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Singapore

We scavenge and curate homegrown works from aspiring artists and dreamers alike.

Still Connection

Art

Still Connection

Kristine Ng

Featuring Jaxton Su

cargocollective.com/jaxton

 

SOME MIGHT REMEMBER Jaxton Su’s Animal Apparels, an engaging art installation that used animal metaphors and their association with genders as the main topic. This mixed media installation was exhibited at the Nanyang Technological University (NTU), School of Art, Design and Media (ADM). When further probed about the research process of Animal Apparels, Jaxton revealed his realisation that most animal metaphors have sexist connotations, often putting the female gender in a negative light while glorifying the males. 

 

Animal Apparels essentially depict animal metaphors that can be physically worn by the two genders. Each apparel and their designated metaphors are labelled with a price tag to accentuate the fact that all humans are victims of societal stereotypes. More often than not, there is a rampant use of animal metaphors to label people. Jaxton had hoped that the installation would make people question the validity of such metaphors through the whimsical and ridiculous mannequin displays.

 
 

The result of this interactive installation was incredibly encouraging as many of the attendees were seen playing with the paper dolls and dressing them up with the animal-emblazoned apparels. Jaxton took the interaction as a sign of success as he feels that they had understood the meaning behind his work.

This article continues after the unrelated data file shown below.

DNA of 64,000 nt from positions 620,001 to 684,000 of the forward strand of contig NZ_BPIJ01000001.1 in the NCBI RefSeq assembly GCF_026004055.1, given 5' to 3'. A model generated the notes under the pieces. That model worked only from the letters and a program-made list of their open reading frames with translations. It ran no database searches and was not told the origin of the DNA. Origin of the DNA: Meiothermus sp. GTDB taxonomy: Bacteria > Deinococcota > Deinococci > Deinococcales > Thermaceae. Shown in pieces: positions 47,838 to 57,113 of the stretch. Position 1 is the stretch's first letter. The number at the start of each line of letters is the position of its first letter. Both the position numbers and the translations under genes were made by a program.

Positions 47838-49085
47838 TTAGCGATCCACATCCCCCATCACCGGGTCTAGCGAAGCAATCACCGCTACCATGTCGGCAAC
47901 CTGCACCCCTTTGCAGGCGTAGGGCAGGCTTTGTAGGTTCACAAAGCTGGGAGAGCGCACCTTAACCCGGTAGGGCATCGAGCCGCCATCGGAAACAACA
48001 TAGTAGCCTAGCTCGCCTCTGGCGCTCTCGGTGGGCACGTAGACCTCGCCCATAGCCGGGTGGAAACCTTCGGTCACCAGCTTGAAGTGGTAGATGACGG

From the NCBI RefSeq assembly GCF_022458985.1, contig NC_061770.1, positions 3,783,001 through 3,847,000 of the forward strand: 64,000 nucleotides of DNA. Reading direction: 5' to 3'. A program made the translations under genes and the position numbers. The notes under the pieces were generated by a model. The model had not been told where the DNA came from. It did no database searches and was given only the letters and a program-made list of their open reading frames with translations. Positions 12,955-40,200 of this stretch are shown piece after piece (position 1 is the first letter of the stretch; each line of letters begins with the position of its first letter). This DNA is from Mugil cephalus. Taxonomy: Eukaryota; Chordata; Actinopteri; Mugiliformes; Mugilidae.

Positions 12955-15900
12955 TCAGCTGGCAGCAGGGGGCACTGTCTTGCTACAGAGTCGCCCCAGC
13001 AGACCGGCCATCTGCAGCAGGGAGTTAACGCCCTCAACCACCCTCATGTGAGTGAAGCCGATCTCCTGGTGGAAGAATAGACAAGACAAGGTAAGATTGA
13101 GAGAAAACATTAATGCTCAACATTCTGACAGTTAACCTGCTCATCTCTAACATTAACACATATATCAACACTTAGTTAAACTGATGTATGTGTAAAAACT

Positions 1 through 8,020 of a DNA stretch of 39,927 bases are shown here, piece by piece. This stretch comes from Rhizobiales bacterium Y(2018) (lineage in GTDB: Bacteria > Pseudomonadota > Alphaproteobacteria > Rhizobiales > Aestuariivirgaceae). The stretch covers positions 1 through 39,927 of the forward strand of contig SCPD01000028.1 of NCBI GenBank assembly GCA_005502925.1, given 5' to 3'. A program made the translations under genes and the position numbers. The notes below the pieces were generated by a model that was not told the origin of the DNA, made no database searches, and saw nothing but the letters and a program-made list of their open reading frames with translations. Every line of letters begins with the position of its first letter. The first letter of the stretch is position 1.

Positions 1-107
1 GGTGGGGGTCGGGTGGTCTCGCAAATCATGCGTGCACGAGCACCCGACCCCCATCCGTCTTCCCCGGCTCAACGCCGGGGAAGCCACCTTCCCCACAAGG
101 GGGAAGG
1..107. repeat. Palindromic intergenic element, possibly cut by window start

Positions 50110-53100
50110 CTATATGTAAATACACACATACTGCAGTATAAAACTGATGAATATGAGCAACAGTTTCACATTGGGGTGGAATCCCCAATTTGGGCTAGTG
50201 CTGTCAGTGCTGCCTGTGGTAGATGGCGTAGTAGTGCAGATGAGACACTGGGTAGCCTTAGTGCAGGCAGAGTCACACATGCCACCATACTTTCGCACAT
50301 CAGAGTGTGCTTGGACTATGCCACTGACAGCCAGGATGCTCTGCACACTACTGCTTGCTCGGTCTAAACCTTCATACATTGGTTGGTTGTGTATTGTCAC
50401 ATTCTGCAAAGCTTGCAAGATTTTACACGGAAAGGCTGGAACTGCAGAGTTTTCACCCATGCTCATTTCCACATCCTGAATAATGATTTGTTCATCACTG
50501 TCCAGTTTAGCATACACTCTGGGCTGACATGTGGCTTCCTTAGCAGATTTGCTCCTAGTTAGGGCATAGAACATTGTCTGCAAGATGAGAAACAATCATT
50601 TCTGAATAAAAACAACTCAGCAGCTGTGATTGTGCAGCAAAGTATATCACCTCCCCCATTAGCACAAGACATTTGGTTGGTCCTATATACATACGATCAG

“I would like my works to have a psychological impact to the audience, be it sparking an imagination or encouraging them to think about a particular message.”

 

Besides installations, Jaxton also takes pleasure in still-life paintings. His chosen painting technique? Oil painting. “I like how versatile it is, including the fact that it does not dry fast makes it more possible to experiment with it,” Jaxton explained. Setting aside his love for oil-painting, Jaxton also emphasized on his fascination with nature. “Simple things such as ripple patterns, shapes of clouds and light reflections could spark my imagination,” he added. 

Among Jaxton’s still life paintings, Nature | Man is one of his works where he feels that the relationship between nature (the non-built, non-synthetic environment) and man in contemporary Singapore is explored and questioned.  The estrangement between mankind and nature is a “serious and complex issue” today. In fact, this alienation effect is termed by scientists as a “nature deficit disorder.” As a result, Jaxton shares that the aim of Nature | Man is to prompt Singaporeans to reflect and ponder upon their stranded ties with nature and encourage them to formulate a connection with the natural world.

 
 

Jaxton’s creative process towards Nature | Man is of an intimate affair. He explored the topic at a very personal level, including drawing sketches of his feelings towards nature and life. As an artist who bases his work on emotional connection with the audience, his sketches often appear surrealistic and symbolic.

 

 

 
By turning these drawings into artworks, I hope that the viewers can relate to them like I did
 

With a burning passion in fine art and illustration, Jaxton wishes to be an all-rounded art practitioner in Singapore by taking creative risks and improving the aesthetic quality of his work. Jaxton is currently pre-occupied with planning an art exhibition with few other artists and hopes that it would be smoothly executed by March next year.

 
 

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